As Baptists we must be in the midst of the LGBTIQ community seeking to walk in relationship and solidarity. We worship the Triune God. We are people created in God's own image, and so relationship is the primary mode of reality. Loneliness threatens the quality of our life at the deepest level for loneliness militates against the very One we were created in the image of. Loneliness has no place within God's own Self.
Why is homosexuality 'the big issue' in our churches?
As Baptists our views surrounding dignity and equality in regard to humanity has changed in our history because of our continual encounter with the Risen Christ. We have, therefore, changed our hermeneutics when reading certain passages of Scripture.
It seems that there are many of us who are continuing to do this in regard to Same-Sex Marriage. I would have hoped that churches and ministers would have the freedom to follow their conscious on this issue. Yet the language of 'mutual respect' used in the statement by Council seems to suggest otherwise.
I keep pondering why homosexuality is ‘the big issue’ in our churches, in the sense that if you want to create debate and high emotion then bring this up. My experience within ministry is that people do not want to talk about it because of how emotive it is. Yet, on the other hand, people feel like this is the issue that needs to be fought most strongly about whilst still saying things like ‘it is no bigger a sin than…’.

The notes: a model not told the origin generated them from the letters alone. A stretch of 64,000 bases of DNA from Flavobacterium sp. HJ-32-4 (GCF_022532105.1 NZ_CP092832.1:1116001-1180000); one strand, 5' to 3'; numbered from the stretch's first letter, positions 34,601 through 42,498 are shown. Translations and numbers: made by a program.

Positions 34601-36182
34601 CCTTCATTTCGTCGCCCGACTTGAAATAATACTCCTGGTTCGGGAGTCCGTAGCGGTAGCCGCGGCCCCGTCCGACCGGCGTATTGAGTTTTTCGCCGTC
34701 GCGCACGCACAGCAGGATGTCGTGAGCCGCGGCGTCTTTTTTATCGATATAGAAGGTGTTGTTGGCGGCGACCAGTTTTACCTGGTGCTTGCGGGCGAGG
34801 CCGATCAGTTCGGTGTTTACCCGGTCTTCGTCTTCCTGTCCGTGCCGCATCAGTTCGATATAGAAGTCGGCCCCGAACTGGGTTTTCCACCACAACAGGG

And people will clearly fight for this issue. On the ground, I have heard people ‘in the pews’ speak with more passion over this issue than any other. It is something people feel very strongly about.
And I keep wondering why? Why this?
René Girard speaks about the Crisis of Distinction where communities have become so undifferentiated they become mimetic (imitative) rivals. In other words, they all want the same thing, desiring the same ‘object’ and so become imitators or one another. Here a crisis breaks out and we have mimetic rivalry, everyone the same seeking the same thing, violence turned upon one another.
So, unconsciously, a scapegoat is sought. Someone who is like us but odd enough to not be one of us. Our violence turns upon them, cathartic in its release. Peace is restored, for a time. It feels miraculous, like the gods have visited us and delivered peace.
‘The fundamental psychosocial meaning, the reason why people expel victims, is because they have trouble inside the community and they always try and resolve it. So the scapegoat can be seen as a symbol for all sacrifices…We always expel scapegoats because we think that, by killing one victim, we’re killing all the badness inside the community.’
Reading the Bible with René Girard, p 82
... and is the Church scapegoating the LGBTIQ community?
Church decline has brought with it many complex issues, one of which has been identity; who are we?